Diagnostic reasoning is the most critical of a physician's skills. As Nuland1 notes, “It is every doctor's measure of his own abilities; it is the most important ingredient in his professional self-image.” Yet the rate at which doctors fail in this critical aspect of clinical performance is surprisingly high. Autopsy findings have consistently shown a 20% to 40% discrepancy with the antemortem diagnosis,2,3 and a third of these autopsies would not have taken place if the true diagnosis had been known.2 Despite improved technology and an improved evidence base in medicine, the misdiagnosis rate detected through autopsy studies has not changed significantly during the last century.4 The contribution of diagnostic error to patient morbidity and mortality is significant, but strategies for reducing it do not come easily to hand. The development of clinical decision support tools such as DXplain,5 ILIAD,6 Quick Medical Reference,7 ISABEL,8 and many others over the last five decades reflect the effort to augment and improve the diagnostic performance of clinicians.
Improving diagnostic reasoning would seem to be an important goal for the safety of patients; however, a major impediment has been the variety of approaches that have been taken toward understanding the clinical reasoning that underlies the diagnostic process. These cluster into two main groups (see List 1), following the historical division into intuitive or analytical approaches toward thinking, reasoning, and deciding.9,10 The various approaches that have been taken toward decision making have two implicit purposes: first, to explain the ways in which we think and, second, to generate a practical approach to decision making that has important clinical utilization.
The intuitive approach leans heavily on the experience of the decision maker and, therefore, uses reasoning that depends on inductive logic. Experienced decision makers recognize overall patterns (gestalt effects) in the information presented and act accordingly—action is recognition primed.11 The experience of the decision maker will determine how well the information presented is interpreted as the decision maker seeks to make sense of the overall gestalt. Typically, such decisions are made under uncertainty; they employ heuristics or mental shortcuts,12 and they may be made quickly using thin-slice sampling (ie, relying on instinctive first impressions).13 As we rarely have all of the information necessary to make an informed decision, such “rational” decisions have bounds or limitations,14 but we do the best we can under the circumstances. In recent years, the intuitive approach has also come to incorporate elements of evolutionary psychology—the view that some of our thinking is driven by cognitive modules that are hardwired in the Darwinian sense.15 Also, there is accumulating interest in the role of preattentive, or preconscious, mental processes—the view that perceptual analysis can effortlessly occur without deliberate intention or awareness and lead to judgment and action.16,17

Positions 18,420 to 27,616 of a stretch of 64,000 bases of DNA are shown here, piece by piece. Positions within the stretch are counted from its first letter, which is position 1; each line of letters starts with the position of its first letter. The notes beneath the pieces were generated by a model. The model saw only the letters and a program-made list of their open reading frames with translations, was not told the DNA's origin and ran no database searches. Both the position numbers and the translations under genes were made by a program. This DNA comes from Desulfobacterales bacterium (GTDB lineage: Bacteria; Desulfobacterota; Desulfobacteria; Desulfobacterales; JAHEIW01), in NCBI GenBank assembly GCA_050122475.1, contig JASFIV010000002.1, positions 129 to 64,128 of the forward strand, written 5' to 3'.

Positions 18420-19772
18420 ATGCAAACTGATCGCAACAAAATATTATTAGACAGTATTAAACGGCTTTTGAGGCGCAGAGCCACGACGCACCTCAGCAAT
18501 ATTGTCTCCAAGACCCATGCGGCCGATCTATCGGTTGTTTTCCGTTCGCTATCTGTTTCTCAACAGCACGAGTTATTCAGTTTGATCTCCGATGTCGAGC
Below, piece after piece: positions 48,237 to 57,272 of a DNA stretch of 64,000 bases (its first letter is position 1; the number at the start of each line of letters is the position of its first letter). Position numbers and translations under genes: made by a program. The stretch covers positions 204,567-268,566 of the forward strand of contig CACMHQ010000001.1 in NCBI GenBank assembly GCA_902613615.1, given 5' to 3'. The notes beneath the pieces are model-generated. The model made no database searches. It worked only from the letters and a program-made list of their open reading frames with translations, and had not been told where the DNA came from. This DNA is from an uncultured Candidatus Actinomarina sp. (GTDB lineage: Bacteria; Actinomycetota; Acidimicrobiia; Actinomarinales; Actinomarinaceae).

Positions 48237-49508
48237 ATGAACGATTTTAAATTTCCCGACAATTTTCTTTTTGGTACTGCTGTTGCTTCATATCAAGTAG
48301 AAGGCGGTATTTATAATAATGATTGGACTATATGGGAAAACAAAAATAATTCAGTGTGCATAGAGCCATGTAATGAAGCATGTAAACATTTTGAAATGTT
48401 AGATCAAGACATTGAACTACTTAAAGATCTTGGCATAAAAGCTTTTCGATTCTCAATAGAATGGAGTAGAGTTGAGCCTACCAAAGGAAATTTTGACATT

The analytical approach, in contrast, takes place under more ideal conditions, where there are fewer boundaries and greater availability of resources, resulting in less uncertainty; decisions made under these circumstances approach normative reasoning and rationality more closely. If all the relevant variables and the parameters of test performance are known, then one can use the Bayesian method to calculate fairly exact probabilities of the likelihood of a particular disease. The analytic reasoning mode is classically Popperian, with hypothesis testing and deductive reasoning; it is analytical, involves critical thinking, and is logically sound. Arborization, or multiple branching, is an algorithmic approach using a series of unambiguous branching points and is particularly useful for delegated decision making.18 Essentially, it is analytic decision making by proxy, the branching points having been researched and refined by experts in the field. The exhaustion strategy involves first collecting all possible relevant data and then searching through the data for a diagnosis. It characterizes the approach of novices, but it may also be employed when diagnoses are rare and esoteric,18 as well as under conditions of sleep deprivation and fatigue.19 Robust decision making is more analytical than intuitive. It adopts a systematic approach to remove uncertainty within the resources available to make safe and effective decisions.20 Cognitive continuum theory proposes that there is not a dichotomy but a continuum between intuitive and analytical approaches.21
These various approaches have their origins in the fields of mathematics, philosophy, and, predominantly, psychology, and medical decision-making strategies have generally borrowed from them. However, after decades of research activity in medical decision making, no unifying approach has emerged and, correspondingly, it has not been possible to teach a consistent approach toward medical decision making. I propose a model here that brings together recent developments in cognitive psychological theory, these varied approaches to medical decision theory, and the realities of clinical practice.